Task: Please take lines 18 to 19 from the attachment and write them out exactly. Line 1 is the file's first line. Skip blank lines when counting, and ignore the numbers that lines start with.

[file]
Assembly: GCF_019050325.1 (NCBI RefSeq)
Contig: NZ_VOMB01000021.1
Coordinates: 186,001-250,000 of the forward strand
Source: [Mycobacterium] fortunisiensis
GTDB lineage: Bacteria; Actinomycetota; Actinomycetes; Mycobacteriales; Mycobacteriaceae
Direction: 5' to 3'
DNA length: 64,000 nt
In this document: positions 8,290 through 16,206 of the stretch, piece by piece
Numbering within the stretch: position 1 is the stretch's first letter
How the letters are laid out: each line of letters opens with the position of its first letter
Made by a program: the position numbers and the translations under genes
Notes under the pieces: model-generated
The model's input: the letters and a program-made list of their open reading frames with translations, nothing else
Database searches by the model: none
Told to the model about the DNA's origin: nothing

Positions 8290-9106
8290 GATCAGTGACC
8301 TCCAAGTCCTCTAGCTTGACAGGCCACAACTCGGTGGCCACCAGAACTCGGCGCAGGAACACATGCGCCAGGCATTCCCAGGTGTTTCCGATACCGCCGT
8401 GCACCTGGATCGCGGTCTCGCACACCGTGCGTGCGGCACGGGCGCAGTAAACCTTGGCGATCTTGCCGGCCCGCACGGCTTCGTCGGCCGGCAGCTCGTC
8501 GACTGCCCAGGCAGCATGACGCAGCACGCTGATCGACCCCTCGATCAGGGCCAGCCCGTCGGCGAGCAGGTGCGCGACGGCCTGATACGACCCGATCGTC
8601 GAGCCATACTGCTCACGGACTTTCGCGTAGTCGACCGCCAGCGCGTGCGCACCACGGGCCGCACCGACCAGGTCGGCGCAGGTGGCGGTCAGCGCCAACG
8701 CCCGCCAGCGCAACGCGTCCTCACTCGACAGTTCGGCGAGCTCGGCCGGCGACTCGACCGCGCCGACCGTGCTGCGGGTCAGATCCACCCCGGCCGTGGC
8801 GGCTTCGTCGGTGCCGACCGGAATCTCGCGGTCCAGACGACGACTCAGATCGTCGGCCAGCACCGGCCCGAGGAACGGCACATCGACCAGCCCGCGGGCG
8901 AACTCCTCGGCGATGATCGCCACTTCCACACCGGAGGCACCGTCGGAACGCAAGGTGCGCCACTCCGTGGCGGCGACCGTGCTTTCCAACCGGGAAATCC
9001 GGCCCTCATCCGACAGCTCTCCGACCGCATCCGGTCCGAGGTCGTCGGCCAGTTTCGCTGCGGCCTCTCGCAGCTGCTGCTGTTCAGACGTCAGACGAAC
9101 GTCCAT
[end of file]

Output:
8301 TCCAAGTCCTCTAGCTTGACAGGCCACAACTCGGTGGCCACCAGAACTCGGCGCAGGAACACATGCGCCAGGCATTCCCAGGTGTTTCCGATACCGCCGT
8401 GCACCTGGATCGCGGTCTCGCACACCGTGCGTGCGGCACGGGCGCAGTAAACCTTGGCGATCTTGCCGGCCCGCACGGCTTCGTCGGCCGGCAGCTCGTC